> From: zfs-discuss-boun...@opensolaris.org [mailto:zfs-discuss-
> boun...@opensolaris.org] On Behalf Of Richard Elling
> I believe what you meant to say was "dedup with HDDs sux." If you had
> used fast SSDs instead of HDDs, you will find dedup to be quite fast.
> -- richard
Yes, but this is a linear scale. Suppose an SSD without dedup is 100x faster
than a HDD without dedup. And suppose dedup slows down a system by a factor of
10x. Now your SSD with dedup is only 10x faster than the HDD without dedup.
So "quite fast" is a relative term. The SSD with dedup is still faster than
the HDD without dedup, but it's also slower than the SSD without dedup.
The extent of fibbing I'm doing is thusly: In reality, an SSD is about equally
fast with HDD for sequential operations, and about 100x faster for random IO.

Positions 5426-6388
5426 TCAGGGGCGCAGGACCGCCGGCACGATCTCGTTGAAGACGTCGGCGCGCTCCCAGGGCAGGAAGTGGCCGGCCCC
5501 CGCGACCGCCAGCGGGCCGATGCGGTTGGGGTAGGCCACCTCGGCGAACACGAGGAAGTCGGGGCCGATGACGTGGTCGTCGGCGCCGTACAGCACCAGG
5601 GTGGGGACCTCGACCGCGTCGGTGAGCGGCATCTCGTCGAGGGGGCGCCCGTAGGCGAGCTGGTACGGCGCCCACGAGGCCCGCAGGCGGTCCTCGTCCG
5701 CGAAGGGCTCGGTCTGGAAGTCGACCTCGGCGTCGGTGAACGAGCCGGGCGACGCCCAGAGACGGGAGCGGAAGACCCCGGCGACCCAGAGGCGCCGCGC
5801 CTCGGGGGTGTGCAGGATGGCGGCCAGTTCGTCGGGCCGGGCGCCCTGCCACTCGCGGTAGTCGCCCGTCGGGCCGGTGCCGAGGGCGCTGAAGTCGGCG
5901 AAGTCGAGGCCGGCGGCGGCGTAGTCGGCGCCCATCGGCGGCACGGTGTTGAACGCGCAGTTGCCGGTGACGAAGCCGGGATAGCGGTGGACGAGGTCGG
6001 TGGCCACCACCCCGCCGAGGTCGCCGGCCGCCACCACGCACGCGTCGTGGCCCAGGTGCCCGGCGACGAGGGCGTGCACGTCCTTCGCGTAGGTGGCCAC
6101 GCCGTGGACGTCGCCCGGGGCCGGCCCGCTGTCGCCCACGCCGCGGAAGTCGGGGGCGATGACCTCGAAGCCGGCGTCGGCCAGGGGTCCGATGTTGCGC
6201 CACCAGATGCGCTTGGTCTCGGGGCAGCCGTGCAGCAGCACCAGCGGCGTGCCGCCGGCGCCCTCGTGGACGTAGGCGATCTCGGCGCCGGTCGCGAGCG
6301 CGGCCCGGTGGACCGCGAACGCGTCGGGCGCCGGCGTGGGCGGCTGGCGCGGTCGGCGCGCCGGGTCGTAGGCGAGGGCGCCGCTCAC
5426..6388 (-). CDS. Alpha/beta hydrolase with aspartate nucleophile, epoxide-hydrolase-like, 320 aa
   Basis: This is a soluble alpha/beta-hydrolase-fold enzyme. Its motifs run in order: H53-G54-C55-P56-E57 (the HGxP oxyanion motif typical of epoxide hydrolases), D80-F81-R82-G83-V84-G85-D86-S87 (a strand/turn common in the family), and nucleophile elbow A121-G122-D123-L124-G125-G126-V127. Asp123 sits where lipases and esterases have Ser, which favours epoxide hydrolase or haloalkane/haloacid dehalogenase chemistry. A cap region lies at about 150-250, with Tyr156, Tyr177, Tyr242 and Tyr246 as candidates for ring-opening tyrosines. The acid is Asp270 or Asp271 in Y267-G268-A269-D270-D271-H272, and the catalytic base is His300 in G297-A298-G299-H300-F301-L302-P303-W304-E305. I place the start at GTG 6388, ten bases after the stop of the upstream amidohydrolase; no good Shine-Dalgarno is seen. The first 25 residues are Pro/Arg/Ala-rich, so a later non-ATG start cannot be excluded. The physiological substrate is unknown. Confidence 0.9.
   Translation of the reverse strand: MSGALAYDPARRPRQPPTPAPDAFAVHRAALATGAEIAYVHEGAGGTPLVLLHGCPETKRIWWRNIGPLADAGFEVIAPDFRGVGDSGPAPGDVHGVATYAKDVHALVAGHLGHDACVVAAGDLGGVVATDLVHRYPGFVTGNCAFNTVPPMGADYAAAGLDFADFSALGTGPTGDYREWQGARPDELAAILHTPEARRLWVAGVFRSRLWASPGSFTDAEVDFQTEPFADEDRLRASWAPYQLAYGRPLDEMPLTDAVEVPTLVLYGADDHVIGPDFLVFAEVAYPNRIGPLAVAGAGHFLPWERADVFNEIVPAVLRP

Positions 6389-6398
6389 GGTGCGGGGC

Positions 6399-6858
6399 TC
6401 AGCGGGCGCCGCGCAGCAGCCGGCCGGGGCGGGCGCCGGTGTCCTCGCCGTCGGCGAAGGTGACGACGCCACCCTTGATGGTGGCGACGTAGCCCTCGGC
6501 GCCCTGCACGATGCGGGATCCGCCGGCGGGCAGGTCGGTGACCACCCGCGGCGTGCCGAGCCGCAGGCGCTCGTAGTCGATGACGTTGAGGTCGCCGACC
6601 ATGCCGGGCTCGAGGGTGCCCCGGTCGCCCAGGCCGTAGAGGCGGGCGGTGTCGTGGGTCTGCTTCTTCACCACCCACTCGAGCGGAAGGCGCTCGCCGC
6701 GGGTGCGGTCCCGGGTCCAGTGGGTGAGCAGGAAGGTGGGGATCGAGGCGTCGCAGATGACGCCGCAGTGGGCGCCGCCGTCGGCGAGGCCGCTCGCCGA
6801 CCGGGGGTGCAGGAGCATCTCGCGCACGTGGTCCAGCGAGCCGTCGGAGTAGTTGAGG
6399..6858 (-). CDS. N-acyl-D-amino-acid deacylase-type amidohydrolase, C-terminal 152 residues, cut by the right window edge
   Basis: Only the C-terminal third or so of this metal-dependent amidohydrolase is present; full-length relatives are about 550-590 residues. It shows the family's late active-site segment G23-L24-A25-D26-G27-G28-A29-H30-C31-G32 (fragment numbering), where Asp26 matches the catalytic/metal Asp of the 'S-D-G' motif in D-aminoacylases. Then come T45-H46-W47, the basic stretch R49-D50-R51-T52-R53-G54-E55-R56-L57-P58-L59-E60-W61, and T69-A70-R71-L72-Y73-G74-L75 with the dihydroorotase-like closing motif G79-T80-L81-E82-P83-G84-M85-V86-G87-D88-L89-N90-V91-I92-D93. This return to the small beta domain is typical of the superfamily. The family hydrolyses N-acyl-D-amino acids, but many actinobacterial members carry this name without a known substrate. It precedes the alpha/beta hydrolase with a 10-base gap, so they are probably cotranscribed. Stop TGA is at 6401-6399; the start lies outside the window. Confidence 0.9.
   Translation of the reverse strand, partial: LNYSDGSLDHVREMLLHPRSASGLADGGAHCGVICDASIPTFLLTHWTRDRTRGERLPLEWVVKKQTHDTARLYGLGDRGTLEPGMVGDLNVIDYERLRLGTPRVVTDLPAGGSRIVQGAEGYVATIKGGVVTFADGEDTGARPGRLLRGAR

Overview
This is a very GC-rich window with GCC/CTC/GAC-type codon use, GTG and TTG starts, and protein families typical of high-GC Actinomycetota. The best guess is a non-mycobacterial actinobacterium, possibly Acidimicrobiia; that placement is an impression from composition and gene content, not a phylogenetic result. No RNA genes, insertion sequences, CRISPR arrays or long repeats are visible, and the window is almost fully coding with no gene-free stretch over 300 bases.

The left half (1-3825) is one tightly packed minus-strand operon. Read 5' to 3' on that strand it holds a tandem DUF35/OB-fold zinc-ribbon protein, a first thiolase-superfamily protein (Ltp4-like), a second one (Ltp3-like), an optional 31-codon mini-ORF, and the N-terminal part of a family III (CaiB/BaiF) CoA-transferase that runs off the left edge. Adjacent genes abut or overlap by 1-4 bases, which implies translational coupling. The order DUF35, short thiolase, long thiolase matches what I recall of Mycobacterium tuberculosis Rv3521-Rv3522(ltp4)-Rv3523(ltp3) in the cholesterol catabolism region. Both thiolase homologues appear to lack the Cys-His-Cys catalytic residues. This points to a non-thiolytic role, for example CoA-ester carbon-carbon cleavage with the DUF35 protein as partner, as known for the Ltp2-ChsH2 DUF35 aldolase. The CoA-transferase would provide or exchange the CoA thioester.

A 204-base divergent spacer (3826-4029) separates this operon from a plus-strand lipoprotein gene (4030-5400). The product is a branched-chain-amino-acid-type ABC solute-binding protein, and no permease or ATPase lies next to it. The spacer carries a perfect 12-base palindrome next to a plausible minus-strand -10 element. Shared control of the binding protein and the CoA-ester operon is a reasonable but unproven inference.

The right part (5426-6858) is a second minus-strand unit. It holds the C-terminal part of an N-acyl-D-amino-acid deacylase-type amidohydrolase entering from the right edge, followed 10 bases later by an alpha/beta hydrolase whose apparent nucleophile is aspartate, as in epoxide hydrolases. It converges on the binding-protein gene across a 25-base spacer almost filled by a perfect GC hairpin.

It just so happens that the dedup performance hit is almost purely random IO,
so it's right in the sweet spot of what SSD's handle well. You can't use an
overly simplified linear model like I described above - In reality, there's a
grain of truth in what Richard said, and also a grain of truth in what I said.
The real truth is somewhere in between what he said and what I said.
No, the SSD will not perform as well with dedup as it does without dedup. But
the "suppose dedup slows down by 10x" that I described above is not accurate.
Depending on what you're doing, dedup might slow down an HDD by 20x, and it
might only slow down SSD by 4x doing the same work load. Highly variable, and
highly dependent on the specifics of your workload.
zfs-discuss mailing list